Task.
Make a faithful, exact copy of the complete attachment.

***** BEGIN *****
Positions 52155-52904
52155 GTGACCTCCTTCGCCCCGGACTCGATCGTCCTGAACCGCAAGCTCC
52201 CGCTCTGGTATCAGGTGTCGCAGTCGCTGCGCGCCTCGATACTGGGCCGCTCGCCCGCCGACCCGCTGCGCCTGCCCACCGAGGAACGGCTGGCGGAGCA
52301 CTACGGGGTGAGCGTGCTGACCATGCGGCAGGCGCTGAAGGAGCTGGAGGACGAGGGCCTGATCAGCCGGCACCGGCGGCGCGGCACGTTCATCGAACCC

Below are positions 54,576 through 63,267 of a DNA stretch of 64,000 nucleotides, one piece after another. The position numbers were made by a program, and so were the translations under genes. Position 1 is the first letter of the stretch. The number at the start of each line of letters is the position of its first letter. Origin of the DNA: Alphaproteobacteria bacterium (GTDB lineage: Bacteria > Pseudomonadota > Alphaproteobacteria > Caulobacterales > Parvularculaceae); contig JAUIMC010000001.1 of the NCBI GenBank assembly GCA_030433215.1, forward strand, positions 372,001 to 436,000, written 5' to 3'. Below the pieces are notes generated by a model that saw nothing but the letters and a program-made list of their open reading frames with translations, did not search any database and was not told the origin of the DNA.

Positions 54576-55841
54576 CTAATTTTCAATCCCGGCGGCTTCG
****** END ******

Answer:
Positions 52155-52904
52155 GTGACCTCCTTCGCCCCGGACTCGATCGTCCTGAACCGCAAGCTCC
52201 CGCTCTGGTATCAGGTGTCGCAGTCGCTGCGCGCCTCGATACTGGGCCGCTCGCCCGCCGACCCGCTGCGCCTGCCCACCGAGGAACGGCTGGCGGAGCA
52301 CTACGGGGTGAGCGTGCTGACCATGCGGCAGGCGCTGAAGGAGCTGGAGGACGAGGGCCTGATCAGCCGGCACCGGCGGCGCGGCACGTTCATCGAACCC

Below are positions 54,576 through 63,267 of a DNA stretch of 64,000 nucleotides, one piece after another. The position numbers were made by a program, and so were the translations under genes. Position 1 is the first letter of the stretch. The number at the start of each line of letters is the position of its first letter. Origin of the DNA: Alphaproteobacteria bacterium (GTDB lineage: Bacteria > Pseudomonadota > Alphaproteobacteria > Caulobacterales > Parvularculaceae); contig JAUIMC010000001.1 of the NCBI GenBank assembly GCA_030433215.1, forward strand, positions 372,001 to 436,000, written 5' to 3'. Below the pieces are notes generated by a model that saw nothing but the letters and a program-made list of their open reading frames with translations, did not search any database and was not told the origin of the DNA.

Positions 54576-55841
54576 CTAATTTTCAATCCCGGCGGCTTCG